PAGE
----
click to enlarge Erin Thornton, associated professor of anthropology at Washington State University, works at the El Mirador Basin Archaeology Project lab house in Guatemala City, Guatemala. Thornton is analyzing ancient animal bones from the Maya archaeological site of El Mirador located in Peten, Guatemala. The Dole boxes on the shelves are also filled with artifacts such as ceramic sherds, stone tools, and human and animal bones). Thornton is holding a leg bone of an archaeological turkey. - ERIN THORNTON
Erin Thornton
Erin Thornton, associated professor of anthropology at Washington State University, works at the El Mirador Basin Archaeology Project lab house in Guatemala City, Guatemala. Thornton is analyzing ancient animal bones from the Maya archaeological site of El Mirador located in Peten, Guatemala. The Dole boxes on the shelves are also filled with artifacts such as ceramic sherds, stone tools, and human and animal bones). Thornton is holding a leg bone of an archaeological turkey.

‘This belongs in a museum’

After Jones obtains his treasure, he usually takes it to his friend, Marcus Brody, to display in his museum, or the object is taken from Jones and put into a secret government warehouse.

The warehouse option is actually a little more realistic.

“Typically it ends up in, not exactly the ‘Indiana Jones’ warehouse at the end of the movie, but it’s like, ‘OK, we have these things in storage,’ ” Warner said.

Artifacts are brought to a lab to be cataloged and analyzed. From there, they might be listed in a report or they might remain in a repository for future generations to study.

Eichner said it can take her two weeks to excavate a site. Materials found will take a year to process. Writing a report or thesis adds another one or two years.

Thornton spends a lot of time in the lab cataloging and analyzing materials, as well as writing reports, proposals or grant requests. Much of her time is spent determining whether bones belong to animals or humans.

“When I went into archaeology, I didn’t think I would be doing this much chemistry,” she said. “It’s not what people typically picture when they think of archaeology.”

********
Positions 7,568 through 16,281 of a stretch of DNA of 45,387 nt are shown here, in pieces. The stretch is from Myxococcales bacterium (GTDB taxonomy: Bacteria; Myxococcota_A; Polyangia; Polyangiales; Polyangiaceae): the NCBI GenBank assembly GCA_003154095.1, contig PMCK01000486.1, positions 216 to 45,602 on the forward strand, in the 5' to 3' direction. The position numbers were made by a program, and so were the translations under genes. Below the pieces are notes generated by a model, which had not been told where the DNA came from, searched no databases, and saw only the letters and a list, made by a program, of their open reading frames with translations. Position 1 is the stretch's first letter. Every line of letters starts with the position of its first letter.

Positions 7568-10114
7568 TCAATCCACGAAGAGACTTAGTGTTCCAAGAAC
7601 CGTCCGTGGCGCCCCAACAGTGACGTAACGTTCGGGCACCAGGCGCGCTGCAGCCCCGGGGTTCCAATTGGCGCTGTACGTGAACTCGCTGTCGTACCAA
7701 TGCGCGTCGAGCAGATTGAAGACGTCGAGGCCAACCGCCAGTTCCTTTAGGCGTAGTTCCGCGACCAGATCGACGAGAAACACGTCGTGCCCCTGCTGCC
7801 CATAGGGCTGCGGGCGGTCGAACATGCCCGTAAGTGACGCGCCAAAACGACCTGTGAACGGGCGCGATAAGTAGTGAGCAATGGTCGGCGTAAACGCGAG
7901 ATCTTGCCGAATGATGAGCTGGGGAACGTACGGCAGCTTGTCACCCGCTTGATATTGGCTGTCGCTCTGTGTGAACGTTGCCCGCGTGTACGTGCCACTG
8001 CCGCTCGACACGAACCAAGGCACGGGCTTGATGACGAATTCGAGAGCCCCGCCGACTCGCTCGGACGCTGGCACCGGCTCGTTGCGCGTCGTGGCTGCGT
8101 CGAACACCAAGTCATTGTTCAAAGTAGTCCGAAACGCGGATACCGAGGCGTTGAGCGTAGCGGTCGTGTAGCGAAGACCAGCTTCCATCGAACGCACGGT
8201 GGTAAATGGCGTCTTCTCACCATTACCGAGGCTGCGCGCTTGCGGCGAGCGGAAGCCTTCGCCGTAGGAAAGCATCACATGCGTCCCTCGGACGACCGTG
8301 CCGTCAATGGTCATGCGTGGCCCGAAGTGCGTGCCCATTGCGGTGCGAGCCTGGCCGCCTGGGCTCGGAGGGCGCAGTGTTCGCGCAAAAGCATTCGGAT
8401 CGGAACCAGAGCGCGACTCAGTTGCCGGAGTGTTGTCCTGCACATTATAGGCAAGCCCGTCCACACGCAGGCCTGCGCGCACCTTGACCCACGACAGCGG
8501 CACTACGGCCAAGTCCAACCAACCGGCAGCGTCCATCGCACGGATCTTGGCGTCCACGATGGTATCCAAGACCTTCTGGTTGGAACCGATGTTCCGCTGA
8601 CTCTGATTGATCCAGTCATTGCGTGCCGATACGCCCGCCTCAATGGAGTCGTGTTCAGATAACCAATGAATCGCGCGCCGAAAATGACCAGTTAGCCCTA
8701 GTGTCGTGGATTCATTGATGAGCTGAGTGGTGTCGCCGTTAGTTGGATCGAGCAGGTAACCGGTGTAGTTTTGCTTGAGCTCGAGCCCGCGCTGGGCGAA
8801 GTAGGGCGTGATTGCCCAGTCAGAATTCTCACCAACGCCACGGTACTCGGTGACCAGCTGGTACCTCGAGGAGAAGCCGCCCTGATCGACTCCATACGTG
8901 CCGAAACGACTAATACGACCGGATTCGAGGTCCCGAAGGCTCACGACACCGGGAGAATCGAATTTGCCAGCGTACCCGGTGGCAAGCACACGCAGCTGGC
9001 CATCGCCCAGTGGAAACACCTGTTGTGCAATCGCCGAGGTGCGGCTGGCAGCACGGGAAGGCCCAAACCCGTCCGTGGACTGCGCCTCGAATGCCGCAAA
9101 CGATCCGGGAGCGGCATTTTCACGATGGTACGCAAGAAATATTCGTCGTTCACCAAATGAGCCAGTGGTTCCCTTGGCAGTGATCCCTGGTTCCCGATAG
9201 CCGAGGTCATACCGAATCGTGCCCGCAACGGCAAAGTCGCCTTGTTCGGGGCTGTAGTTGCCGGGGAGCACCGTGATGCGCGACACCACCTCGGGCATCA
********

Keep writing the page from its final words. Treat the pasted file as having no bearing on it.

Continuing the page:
If Jones does get an artifact into a museum in the movie, he’s getting paid for it.

This doesn’t and shouldn’t happen in archaeology, Thornton said. Archaeologists don’t give assessments for antiquities.

“We don’t put monetary value on anything,” Eichner said.

The idea that archaeologists are treasure hunters is one of the biggest myths about the field, Horowitz said.

Archaeologists pushed back against the film series because it portrayed them as grave robbers, “which is not what the field is about,” Warner said.

click to enlarge Rachel Horowitz at a field lab located near Succotz, Belize. - RACHEL HOROWITZ
Rachel Horowitz
Rachel Horowitz at a field lab located near Succotz, Belize.

Unveiling secrets of the past

If Indy’s search for the legendary artifacts is inaccurate, what are archaeologists searching for?

Most archaeologists are trying to answer broad questions about the past. Questions like how economies or politics worked, or what types of food people ate.

The odds of finding one specific object are very small, said Horowitz, which is why archaeologists try to ask a question that multiple objects can answer. If she doesn’t find a particular item, she might find others that answer the same question.

The problem with finding one specific artifact is that, in order for archaeologists to search for such an object, they have to know what it is, which means information about it has to be written down somewhere. Then, that written object has to survive and also be discovered, Horowitz said.

If there is anything archaeologists would be scrambling to find, it wouldn’t be an object but an ancient site, Blong said. If it were an object, it likely wouldn’t be a valuable golden idol but something more like a “piece of charcoal” that could be carbon dated to provide archaeologists with information.

click to enlarge This photos shows the Kovrizhka site that John Blong, assistant professor of anthropology at Washington State University, excavated with his Russian colleagues in southern Siberia. The site is 18,000 years old. - JOHN BLONG
John Blong
This photos shows the Kovrizhka site that John Blong, assistant professor of anthropology at Washington State University, excavated with his Russian colleagues in southern Siberia. The site is 18,000 years old.

A common saying among archaeologists is that it’s not about what you find, but what you find out, Blong said. Archaeologists are more interested in learning about the past, not the thrill of finding valuable artifacts.

“The other myth is that it’s always about finding an individual cool exotic thing, but the reality is the interesting things come out of the mundane,” Warner said.